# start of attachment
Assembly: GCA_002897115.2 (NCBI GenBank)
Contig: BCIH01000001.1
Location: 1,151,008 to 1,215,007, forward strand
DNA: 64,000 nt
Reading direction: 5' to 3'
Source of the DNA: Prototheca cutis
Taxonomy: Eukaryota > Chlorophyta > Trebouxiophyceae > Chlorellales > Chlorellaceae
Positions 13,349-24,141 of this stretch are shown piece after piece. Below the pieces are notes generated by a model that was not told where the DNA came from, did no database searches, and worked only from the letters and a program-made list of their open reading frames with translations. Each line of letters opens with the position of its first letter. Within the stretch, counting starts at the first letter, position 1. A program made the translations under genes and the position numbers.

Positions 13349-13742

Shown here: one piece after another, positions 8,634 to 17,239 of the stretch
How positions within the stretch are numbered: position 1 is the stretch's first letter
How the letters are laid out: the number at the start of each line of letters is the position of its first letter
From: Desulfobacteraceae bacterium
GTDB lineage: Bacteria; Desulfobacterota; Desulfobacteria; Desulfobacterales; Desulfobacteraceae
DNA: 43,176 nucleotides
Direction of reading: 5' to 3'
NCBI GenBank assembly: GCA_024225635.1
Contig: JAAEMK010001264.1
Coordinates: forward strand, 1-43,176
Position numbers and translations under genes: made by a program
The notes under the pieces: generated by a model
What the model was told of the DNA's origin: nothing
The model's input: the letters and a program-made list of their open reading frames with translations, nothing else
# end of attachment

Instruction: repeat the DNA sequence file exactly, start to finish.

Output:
Assembly: GCA_002897115.2 (NCBI GenBank)
Contig: BCIH01000001.1
Location: 1,151,008 to 1,215,007, forward strand
DNA: 64,000 nt
Reading direction: 5' to 3'
Source of the DNA: Prototheca cutis
Taxonomy: Eukaryota > Chlorophyta > Trebouxiophyceae > Chlorellales > Chlorellaceae
Positions 13,349-24,141 of this stretch are shown piece after piece. Below the pieces are notes generated by a model that was not told where the DNA came from, did no database searches, and worked only from the letters and a program-made list of their open reading frames with translations. Each line of letters opens with the position of its first letter. Within the stretch, counting starts at the first letter, position 1. A program made the translations under genes and the position numbers.

Positions 13349-13742

Shown here: one piece after another, positions 8,634 to 17,239 of the stretch
How positions within the stretch are numbered: position 1 is the stretch's first letter
How the letters are laid out: the number at the start of each line of letters is the position of its first letter
From: Desulfobacteraceae bacterium
GTDB lineage: Bacteria; Desulfobacterota; Desulfobacteria; Desulfobacterales; Desulfobacteraceae
DNA: 43,176 nucleotides
Direction of reading: 5' to 3'
NCBI GenBank assembly: GCA_024225635.1
Contig: JAAEMK010001264.1
Coordinates: forward strand, 1-43,176
Position numbers and translations under genes: made by a program
The notes under the pieces: generated by a model
What the model was told of the DNA's origin: nothing
The model's input: the letters and a program-made list of their open reading frames with translations, nothing else